In my 21st year of life, I've had to actually come to the conclusion that people aren't what you expect them to be. Just because you paint them as the epitome of sisterhood does not mean that is what they are. Holding someone on a high pedestal only makes you lose sight of the dirt on their feet and their eagerness to use you for all that you're worth.
Just because you grow up doesn't mean they will too.
Some people have no desire to grow and instead find comfort in complacency. They settle into their belief of how their life is and their image of happiness. But just because they settle doesn't mean you have to too.
I settled for the happiness my friends thought they had. I never wanted to reach further in my life out of the fear of leaving them behind. I stifled my abilities and goals to make sure we stayed on the same page and to make them feel loved. I didn't fight for my own happiness just to avoid the possibility of hurting them and making them feel anything less than adored.
Ultimately, I realized I made myself unhappy to make them happy.
Although at times I want to regret the mistake I made in trusting people who didn't my back in the long run, I've grown more as a person in the past few months than I have my entire life. I've had to learn how to pick myself up and move on, literally. I've learned to expect less from people and accept them for not only who they are but also what they're not.
I can't force people to be what I imagine as the perfect friend. I've worked on not putting all my cards in the hands of a few people and have instead spread them out into a community. I don't measure my happiness by what three friendships in my life look like anymore, but instead, how much joy I have experienced in learning from more people around me. I've opened my eyes and have stepped out of darkness, no matter how badly I wanted to stay in a cave of isolation and pain.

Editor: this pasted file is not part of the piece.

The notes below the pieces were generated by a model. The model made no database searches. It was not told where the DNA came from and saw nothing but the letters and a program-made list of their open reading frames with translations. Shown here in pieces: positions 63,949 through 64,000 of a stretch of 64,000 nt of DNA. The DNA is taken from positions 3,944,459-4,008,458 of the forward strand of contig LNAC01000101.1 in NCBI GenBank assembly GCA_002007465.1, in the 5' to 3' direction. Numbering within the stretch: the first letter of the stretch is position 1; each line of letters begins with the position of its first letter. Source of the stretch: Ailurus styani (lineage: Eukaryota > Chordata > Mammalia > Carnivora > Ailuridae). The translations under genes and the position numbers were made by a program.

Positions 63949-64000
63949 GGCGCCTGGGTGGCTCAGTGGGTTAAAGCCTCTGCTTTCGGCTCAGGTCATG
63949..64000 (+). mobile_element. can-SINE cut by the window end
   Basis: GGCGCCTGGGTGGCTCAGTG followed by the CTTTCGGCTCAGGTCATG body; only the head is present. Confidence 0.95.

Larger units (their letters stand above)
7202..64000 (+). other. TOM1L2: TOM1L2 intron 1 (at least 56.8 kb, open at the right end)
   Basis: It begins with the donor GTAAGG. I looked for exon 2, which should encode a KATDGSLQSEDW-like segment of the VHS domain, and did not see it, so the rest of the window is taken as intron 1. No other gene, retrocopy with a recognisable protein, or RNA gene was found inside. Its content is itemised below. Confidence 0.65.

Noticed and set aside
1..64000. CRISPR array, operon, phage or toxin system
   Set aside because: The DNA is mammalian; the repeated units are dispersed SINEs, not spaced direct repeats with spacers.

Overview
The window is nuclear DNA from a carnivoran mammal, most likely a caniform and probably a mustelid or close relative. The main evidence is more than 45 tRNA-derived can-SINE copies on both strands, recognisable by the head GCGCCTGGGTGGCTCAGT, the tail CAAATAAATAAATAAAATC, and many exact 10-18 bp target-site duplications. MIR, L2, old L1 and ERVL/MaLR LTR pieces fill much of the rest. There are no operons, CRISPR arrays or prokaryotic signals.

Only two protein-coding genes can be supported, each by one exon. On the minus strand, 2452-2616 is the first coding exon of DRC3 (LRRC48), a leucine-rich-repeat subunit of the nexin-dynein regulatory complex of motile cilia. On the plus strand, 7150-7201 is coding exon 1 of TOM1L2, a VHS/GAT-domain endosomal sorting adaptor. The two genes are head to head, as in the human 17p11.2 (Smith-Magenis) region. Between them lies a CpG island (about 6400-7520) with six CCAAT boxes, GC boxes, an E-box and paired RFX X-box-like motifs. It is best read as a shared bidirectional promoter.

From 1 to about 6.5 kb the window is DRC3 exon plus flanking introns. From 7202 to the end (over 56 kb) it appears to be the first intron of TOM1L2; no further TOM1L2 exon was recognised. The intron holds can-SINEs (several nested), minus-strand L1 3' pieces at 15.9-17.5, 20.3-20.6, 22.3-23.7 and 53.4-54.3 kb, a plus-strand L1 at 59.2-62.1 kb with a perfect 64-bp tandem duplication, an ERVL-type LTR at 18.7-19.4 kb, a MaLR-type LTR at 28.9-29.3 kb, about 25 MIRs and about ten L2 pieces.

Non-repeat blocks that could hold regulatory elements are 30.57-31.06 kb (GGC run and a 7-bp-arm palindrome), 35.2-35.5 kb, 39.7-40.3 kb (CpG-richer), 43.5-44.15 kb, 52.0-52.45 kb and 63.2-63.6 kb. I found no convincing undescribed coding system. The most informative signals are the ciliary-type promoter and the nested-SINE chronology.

As much as I wanted to hate the people who failed me, I can't. I realize now that part of the problem was that I actually wanted more. I chose to hold myself back to protect people who didn't correspondingly care about protecting me, and that's what I hated most. A lot of what happened was my doing because even if it was subconsciously, I was trying too hard for people who weren't doing the same for me, and I felt disappointed. I put my eggs all in one basket and when that wicker bin dropped, I felt like every last shell shattered. The problem was that I was the only one holding that basket up and eventually, my arm got tired and gave out.
My advice to you is to pay attention to the signs. If you find that your friendships are equally as frustrating as they are rewarding, get out. Don't convince yourself to stay when you too begin to play the compilation video in your mind of all the best moments. You need to decide what is best for you before you feel like your friendships have run dry and like you have nothing left.
The grass is greener, I promise you. As someone who felt stuck living in a wasteland, I've climbed to the mountaintop and can finally breathe the fresh air. You can too.